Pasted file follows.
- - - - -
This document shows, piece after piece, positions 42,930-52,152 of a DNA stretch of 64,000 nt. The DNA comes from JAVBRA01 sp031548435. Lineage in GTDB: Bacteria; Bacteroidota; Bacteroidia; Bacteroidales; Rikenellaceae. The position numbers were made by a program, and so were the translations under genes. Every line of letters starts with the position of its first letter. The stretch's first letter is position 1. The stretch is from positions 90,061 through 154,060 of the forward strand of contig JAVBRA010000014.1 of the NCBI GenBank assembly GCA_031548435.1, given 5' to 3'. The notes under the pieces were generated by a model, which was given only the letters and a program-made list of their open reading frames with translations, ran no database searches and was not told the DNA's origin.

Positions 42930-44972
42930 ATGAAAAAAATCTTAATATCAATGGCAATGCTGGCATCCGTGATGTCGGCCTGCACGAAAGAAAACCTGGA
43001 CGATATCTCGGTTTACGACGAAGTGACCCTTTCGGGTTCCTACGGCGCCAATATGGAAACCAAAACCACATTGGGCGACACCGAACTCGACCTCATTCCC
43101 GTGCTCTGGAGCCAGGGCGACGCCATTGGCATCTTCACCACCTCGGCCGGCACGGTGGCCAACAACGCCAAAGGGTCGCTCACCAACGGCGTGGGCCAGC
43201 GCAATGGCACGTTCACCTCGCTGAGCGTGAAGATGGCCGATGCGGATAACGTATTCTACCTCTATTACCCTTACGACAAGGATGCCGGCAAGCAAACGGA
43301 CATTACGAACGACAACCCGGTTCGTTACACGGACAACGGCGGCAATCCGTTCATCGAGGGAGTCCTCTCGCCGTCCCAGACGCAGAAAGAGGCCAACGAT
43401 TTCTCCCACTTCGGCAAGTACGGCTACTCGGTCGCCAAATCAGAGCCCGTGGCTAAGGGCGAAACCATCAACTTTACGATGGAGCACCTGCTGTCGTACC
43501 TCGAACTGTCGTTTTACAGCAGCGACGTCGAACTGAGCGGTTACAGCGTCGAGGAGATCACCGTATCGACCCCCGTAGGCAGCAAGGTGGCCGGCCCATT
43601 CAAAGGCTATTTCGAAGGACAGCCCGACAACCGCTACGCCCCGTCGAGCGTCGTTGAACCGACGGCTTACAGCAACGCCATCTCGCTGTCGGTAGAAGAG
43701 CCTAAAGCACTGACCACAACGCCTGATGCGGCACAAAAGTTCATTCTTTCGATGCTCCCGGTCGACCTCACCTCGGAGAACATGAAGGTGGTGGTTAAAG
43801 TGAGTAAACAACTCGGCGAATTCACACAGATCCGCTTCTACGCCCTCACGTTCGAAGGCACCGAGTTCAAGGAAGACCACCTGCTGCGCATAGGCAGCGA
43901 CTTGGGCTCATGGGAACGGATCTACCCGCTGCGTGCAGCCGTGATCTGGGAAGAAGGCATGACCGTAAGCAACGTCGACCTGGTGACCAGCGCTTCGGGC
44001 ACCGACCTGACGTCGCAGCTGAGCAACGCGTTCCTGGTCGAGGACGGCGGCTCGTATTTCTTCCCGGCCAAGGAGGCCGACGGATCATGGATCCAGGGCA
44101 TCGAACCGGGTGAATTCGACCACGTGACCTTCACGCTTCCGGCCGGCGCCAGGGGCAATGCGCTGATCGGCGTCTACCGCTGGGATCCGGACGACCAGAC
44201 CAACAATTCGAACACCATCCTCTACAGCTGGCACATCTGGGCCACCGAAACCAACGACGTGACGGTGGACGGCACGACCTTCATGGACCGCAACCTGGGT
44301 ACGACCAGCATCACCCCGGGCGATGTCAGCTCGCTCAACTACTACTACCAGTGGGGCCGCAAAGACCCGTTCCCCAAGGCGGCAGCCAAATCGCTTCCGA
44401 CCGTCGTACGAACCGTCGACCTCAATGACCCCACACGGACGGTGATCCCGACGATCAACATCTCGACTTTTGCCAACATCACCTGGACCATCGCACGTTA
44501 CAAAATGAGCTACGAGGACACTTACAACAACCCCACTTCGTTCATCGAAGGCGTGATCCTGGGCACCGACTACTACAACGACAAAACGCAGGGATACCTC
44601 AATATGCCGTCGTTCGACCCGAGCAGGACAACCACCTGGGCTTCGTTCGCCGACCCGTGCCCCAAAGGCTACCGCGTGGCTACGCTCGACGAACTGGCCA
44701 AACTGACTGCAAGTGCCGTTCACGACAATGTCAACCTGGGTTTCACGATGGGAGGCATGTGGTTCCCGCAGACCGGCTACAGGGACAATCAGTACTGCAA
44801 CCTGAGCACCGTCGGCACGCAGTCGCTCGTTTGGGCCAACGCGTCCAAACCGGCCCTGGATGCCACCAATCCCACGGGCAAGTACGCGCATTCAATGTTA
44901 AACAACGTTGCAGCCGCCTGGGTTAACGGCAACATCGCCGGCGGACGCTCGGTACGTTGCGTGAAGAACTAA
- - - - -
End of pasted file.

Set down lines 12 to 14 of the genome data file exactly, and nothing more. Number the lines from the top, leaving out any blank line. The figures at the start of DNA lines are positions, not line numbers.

43801 TGAGTAAACAACTCGGCGAATTCACACAGATCCGCTTCTACGCCCTCACGTTCGAAGGCACCGAGTTCAAGGAAGACCACCTGCTGCGCATAGGCAGCGA
43901 CTTGGGCTCATGGGAACGGATCTACCCGCTGCGTGCAGCCGTGATCTGGGAAGAAGGCATGACCGTAAGCAACGTCGACCTGGTGACCAGCGCTTCGGGC
44001 ACCGACCTGACGTCGCAGCTGAGCAACGCGTTCCTGGTCGAGGACGGCGGCTCGTATTTCTTCCCGGCCAAGGAGGCCGACGGATCATGGATCCAGGGCA